Sadness is a normal feeling that we all experience many times throughout our lives. From simple, disappointing instances to more severe, perhaps heart-breaking ones, sadness moves through us all at its own pace.
Though it doesn’t feel good to be sad, according to Heather Z. Lyons, PhD, a licensed psychologist and owner of the Baltimore Therapy Group, it can be a normal response to a range of events including loss, disconnection from loved ones, or uncertainty about aspects of your identity, such as your career path.
“Normal feelings of sadness, however, need to be differentiated from a depressive disorder,” Lyons tells Considerable. Imagine you feel like you’re constantly being weighed down by a 500-pound lead suit. Imagine, too, that you have no control over when you can take this suit off — every movement inside of it requires a monumental effort.
This is what depression is like.
More technically, according to Lyons, the biggest differentiators between sadness and depressive disorder are the persistence of the distress and impairment in functioning. “With Major Depressive Disorder, for example, symptoms need to be present for two weeks before providing a diagnosis,” says the psychologist.
It’s important to check in with yourself and be attuned to how your body is feeling. You know yourself best. Below, we’ve compiled a list of potential signs your feelings of sadness could be something more serious. If you’re worried about your sadness, don’t hesitate to connect with a medical professional to decide the best plan of action.
1. You feel disinterested in activities that used to bring you joy
It’s one thing to be sad, but it’s another to feel disinterested in life — especially those things you used to love.
“A common sign of sadness being something more serious is when you lose interest in day-to-day activities for an extended period of time,” says Adina Mahalli, MSW, a certified mental health consultant and family care specialist. “If you’re feeling extreme sadness and just can’t seem to put the same enthusiasm into things that usually excite you, it could be a sign of depression.”
2. You’re experiencing extreme moods
According to Mahalli, intense or extreme moods that last for an extended period of time could be a sign of bipolar disorder or depression.
“When your mood changes are disruptive and harming your interpersonal relationships, along with sleep interference, it could be a sign of mental health issues, including depression,” she tells Considerable. “If left untreated, these mental illnesses may get worse and cause real pain.”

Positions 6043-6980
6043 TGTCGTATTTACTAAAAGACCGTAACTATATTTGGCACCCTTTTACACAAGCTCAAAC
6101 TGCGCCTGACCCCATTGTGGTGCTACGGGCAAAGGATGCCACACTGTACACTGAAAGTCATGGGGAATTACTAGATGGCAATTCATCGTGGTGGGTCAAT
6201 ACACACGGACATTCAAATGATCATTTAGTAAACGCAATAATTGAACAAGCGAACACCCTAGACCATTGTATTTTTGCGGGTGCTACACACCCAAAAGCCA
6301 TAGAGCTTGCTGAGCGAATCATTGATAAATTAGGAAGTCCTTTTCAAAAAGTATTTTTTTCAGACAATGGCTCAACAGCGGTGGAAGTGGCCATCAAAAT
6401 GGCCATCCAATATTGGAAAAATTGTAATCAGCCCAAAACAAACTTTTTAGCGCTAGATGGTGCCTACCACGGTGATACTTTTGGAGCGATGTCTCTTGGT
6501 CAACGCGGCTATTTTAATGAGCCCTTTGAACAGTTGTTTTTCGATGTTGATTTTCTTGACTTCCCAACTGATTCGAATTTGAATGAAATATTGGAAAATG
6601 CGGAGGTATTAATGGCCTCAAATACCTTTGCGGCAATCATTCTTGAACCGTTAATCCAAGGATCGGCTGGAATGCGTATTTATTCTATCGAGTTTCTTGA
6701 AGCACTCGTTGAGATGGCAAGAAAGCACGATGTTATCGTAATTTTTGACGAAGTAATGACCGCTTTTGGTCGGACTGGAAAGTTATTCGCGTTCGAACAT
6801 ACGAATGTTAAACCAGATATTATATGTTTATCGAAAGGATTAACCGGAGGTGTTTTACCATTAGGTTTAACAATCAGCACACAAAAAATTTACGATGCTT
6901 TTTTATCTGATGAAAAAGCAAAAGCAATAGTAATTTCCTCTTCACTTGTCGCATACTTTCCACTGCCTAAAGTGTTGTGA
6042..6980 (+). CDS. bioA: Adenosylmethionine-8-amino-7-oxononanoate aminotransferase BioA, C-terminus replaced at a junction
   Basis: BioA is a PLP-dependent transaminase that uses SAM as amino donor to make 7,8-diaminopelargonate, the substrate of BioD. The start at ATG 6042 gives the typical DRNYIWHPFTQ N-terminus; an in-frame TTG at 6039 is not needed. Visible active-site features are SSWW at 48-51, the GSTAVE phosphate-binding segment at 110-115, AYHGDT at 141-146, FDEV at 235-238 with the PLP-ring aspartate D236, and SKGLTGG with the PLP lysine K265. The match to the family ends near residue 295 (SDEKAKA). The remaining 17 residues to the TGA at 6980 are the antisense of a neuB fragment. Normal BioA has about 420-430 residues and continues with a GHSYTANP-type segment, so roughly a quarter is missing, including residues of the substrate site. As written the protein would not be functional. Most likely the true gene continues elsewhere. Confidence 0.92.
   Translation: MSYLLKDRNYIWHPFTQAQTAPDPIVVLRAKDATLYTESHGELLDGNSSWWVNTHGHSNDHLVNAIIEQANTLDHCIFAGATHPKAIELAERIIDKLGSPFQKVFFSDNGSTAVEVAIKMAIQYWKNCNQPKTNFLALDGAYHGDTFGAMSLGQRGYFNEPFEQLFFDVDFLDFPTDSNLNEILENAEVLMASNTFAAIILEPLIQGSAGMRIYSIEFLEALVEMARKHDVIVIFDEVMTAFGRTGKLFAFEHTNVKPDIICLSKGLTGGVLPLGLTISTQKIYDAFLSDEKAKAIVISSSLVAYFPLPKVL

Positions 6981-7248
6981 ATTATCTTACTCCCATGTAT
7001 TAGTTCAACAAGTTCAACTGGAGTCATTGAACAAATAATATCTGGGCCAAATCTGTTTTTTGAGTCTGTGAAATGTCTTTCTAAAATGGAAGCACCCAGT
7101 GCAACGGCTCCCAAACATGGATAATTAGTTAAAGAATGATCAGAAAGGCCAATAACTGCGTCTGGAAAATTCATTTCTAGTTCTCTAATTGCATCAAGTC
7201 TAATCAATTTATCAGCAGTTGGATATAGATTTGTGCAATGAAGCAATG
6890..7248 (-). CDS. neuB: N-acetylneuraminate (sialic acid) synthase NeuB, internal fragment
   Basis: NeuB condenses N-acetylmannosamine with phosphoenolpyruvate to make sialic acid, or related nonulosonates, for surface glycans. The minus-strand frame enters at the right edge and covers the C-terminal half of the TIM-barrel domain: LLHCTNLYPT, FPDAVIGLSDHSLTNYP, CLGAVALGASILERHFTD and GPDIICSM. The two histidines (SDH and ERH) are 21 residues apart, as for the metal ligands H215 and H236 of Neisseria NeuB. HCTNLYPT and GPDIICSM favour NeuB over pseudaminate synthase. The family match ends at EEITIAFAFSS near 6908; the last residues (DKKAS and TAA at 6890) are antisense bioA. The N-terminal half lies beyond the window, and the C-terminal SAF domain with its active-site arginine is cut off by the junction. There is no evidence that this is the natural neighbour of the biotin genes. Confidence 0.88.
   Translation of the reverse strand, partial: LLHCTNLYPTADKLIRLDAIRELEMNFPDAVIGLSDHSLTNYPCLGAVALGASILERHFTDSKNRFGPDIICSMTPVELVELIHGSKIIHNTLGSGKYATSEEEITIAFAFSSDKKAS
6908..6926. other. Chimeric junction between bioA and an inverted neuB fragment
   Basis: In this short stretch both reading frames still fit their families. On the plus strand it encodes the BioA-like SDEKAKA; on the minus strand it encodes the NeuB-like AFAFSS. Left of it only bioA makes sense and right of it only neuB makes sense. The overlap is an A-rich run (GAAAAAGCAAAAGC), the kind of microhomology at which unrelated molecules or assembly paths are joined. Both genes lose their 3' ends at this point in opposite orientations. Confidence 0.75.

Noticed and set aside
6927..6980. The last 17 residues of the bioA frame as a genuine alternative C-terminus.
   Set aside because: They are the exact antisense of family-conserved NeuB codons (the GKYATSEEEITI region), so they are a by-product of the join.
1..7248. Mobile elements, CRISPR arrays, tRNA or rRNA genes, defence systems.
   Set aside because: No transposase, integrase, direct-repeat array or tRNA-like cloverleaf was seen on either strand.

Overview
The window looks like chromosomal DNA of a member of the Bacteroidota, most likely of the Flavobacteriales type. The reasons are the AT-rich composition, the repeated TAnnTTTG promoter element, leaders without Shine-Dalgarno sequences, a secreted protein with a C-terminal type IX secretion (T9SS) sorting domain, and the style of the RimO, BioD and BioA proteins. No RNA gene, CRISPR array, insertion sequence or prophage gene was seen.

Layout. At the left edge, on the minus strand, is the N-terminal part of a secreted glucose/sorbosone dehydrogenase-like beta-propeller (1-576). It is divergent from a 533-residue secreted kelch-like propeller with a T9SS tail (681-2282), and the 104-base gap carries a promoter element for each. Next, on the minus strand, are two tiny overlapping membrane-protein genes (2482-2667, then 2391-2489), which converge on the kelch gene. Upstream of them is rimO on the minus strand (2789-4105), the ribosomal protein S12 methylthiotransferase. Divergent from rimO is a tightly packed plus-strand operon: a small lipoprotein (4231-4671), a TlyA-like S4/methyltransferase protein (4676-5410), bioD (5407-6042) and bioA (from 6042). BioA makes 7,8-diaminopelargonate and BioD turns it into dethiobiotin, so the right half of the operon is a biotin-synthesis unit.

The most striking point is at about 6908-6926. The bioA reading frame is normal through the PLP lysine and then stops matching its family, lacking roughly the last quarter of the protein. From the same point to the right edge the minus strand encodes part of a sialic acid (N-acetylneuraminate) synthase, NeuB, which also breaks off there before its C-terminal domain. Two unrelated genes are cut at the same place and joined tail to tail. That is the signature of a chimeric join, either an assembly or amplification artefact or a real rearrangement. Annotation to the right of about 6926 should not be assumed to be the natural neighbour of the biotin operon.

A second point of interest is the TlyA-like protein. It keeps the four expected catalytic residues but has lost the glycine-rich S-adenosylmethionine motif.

However, the psychologist says that many people lead full and productive lives when treated with proper medication along with psychotherapy.
3. You’re unusually self-conscious
Having trouble being happy for people when they have special occasions like engagements, weddings, or new babies? That can be a part of depression, says Dr. Fran Walfish, Beverly Hills family and relationship psychotherapist and author of The Self-Aware Parent. This can get complicated if you’re also consumed with how you’re viewed by others.
“You may feel self-conscious in a social setting and worry about people judging and criticizing you,” Walfish says. “These are called projections. It means that you are harshly judging yourself critically and projecting this onto others anxiously worrying that they will judge you.”
In fact, says the psychotherapist, it is you who is being critical and judging of yourself — your brain may be hindering your ability to recognize this.
4. You’re having trouble leaving the house
“If you have clinical depression, you may feel like you don’t want to get out of bed, you may call out of work, cancel plans with friends because you’re insecure and tired,” Katie Ziskind, a licensed marriage and family therapist and a yoga therapist tells Considerable.
This is because often depression causes people to feel unmotivated and low in self-worth.
5. Your eating patterns are erratic
According to Healthline, if you’re having trouble eating, or eating too much, coupled with weight gain or weight loss, this may indicate your sadness is a more serious condition.
Though appetite indeed fluctuates during periods of grief and mourning, if this lasts longer than usual and interferes with your day-to-day, it’s worth consulting a professional.
6. You’re struggling with unmanageable fatigue
Intense fatigue is almost always a symptom of depression. “As people become tired, they stop participating in social experiences and enjoyable activities,” Margaret Wehrenberg, PsyD, a clinical psychologist and author of several books on anxiety and depression, including The 10 Best-Ever Depression Management Techniques told Psych Central. “They don’t have the energy or endurance. But isolating and not moving their body makes them even more tired and depressed.”
According to Wehrenberg, fatigue and depression have a circular relationship.
Overcoming depression is a process of gaining strength, resilience, and positive coping skills for your mind, body, and spirit. It’s by no means easy, and seeking professional help is highly valuable.
According to Ziskind, healing from depression can be a lifelong journey. “Seeing a professional therapist can help you gain emotional outlets such as walking outside in nature, doing yoga, eating a healthy breakfast, and making healthy friendships.”
If you’re feeling suicidal or know anyone who is, the National Suicide Prevention Lifeline in the U.S. is at 1-800-273-8255. People who are deaf or hard of hearing can reach Lifeline via TTY by dialing 1-800-799-4889 or use the Lifeline Live Chat service online.